• Graham Howe

    I'm part of the cool, cutting edge, high tech BC economy - and, believe me, it's as hard work here as it is anywhere else. The fact is, however, BC is a very nice place to live and work and, as a result, we have a lot of tech companies starting up here.

    I could make a lot of generalisations about Canadians and their mental attitudes but, at the end of the day, they would be worthless as being driven by my own perceptions - the bottom line is - we are a successful company producing world beating product and we are able to do it in a beautiful location - that makes us a viable place to live and work - check us out.

  • Peter Rees


    Thanks for the questions. Mike Rowlands covered a few British Columbia specific examples to add credence to our Premier's assertions at The New York Yacht Club.

    To 'play the game', 'could we find a better way of doing business from our friends up north?', requires an appreciation of the Canadian character and an understanding of how Canadians conduct their business affairs.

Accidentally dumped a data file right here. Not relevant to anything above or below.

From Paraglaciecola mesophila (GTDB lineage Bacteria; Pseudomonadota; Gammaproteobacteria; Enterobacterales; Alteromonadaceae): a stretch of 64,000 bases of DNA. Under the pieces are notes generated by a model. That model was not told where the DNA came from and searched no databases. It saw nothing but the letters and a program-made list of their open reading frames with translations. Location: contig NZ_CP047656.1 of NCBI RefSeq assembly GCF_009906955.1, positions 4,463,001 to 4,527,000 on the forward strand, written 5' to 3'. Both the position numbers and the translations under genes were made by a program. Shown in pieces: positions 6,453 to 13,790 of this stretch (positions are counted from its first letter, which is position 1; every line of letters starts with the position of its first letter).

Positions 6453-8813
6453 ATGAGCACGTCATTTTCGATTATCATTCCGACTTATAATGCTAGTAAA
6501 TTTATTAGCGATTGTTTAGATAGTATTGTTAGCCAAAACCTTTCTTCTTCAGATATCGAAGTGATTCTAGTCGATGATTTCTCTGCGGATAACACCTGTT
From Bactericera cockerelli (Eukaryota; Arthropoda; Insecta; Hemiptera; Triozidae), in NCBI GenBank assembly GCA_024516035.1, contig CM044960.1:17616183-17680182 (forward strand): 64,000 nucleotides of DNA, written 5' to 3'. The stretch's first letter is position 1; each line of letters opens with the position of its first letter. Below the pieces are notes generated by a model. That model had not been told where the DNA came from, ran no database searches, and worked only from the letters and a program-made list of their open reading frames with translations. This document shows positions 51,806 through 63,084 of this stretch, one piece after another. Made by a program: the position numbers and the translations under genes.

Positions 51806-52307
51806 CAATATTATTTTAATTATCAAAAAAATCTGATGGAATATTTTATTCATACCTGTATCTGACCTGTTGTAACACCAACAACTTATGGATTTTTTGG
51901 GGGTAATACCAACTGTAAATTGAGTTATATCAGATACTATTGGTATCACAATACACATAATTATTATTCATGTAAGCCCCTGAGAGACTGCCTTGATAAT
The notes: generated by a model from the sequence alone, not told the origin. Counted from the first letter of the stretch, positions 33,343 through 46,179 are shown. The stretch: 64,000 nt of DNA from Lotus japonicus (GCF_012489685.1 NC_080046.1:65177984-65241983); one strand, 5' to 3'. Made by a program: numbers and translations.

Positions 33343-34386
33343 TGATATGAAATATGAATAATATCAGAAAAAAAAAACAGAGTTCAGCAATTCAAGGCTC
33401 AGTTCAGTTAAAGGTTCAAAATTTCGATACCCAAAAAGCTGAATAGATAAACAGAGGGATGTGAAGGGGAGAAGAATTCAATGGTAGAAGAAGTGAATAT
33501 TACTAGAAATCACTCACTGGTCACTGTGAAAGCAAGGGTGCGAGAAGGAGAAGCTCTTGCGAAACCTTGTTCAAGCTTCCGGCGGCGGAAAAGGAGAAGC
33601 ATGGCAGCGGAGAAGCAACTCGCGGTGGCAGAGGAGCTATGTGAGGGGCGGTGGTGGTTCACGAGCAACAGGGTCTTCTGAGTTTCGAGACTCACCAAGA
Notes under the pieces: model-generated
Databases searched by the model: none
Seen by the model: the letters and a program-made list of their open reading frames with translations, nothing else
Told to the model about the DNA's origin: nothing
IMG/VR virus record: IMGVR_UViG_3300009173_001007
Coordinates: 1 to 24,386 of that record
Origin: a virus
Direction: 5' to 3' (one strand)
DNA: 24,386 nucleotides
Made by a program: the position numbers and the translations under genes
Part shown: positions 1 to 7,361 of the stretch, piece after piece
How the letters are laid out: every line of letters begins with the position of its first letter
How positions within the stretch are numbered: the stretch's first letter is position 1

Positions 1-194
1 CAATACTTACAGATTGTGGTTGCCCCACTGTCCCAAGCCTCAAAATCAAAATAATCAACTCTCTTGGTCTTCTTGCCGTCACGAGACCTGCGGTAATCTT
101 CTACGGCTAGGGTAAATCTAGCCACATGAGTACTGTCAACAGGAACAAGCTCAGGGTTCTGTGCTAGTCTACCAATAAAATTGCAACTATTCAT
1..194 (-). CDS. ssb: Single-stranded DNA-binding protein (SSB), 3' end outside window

So here's a list of some Canadian business leaders (mostly self made, some second generation):

    Kenneth Thomson ~ media
    Galen Weston ~ retail
    Jeffrey Skoll ~ Ebay
    Jim Pattison ~ diversified

  • Mike Rowlands

    Danielle - Most of us do take your comments and questions seriously, and I attempted in my earlier post to communicate what we in the business community here see as legitimate challenges to our continued evolution as a robust, internationally-recognized economy.

    Mike Jones - Your comments about our banking sector's risk aversion I agree with. Many of the emerging ventures that we call clients are challenged primarily by their ability to access capital.

    Indeed, in this weeks Canadian Business magazine, there's an interesting article about the Vancouver Airport Authority, a fantastic Vancouver success story that's thriving internationally. They cite access to capital as a challenge in their growth plans, and they're one of the most successful international businesses to come out of BC in years.

    Food for thought.... And I look forward to reading some more mature commentary from my fellow CoFers in Vancouver and BC....

  • Danielle Sacks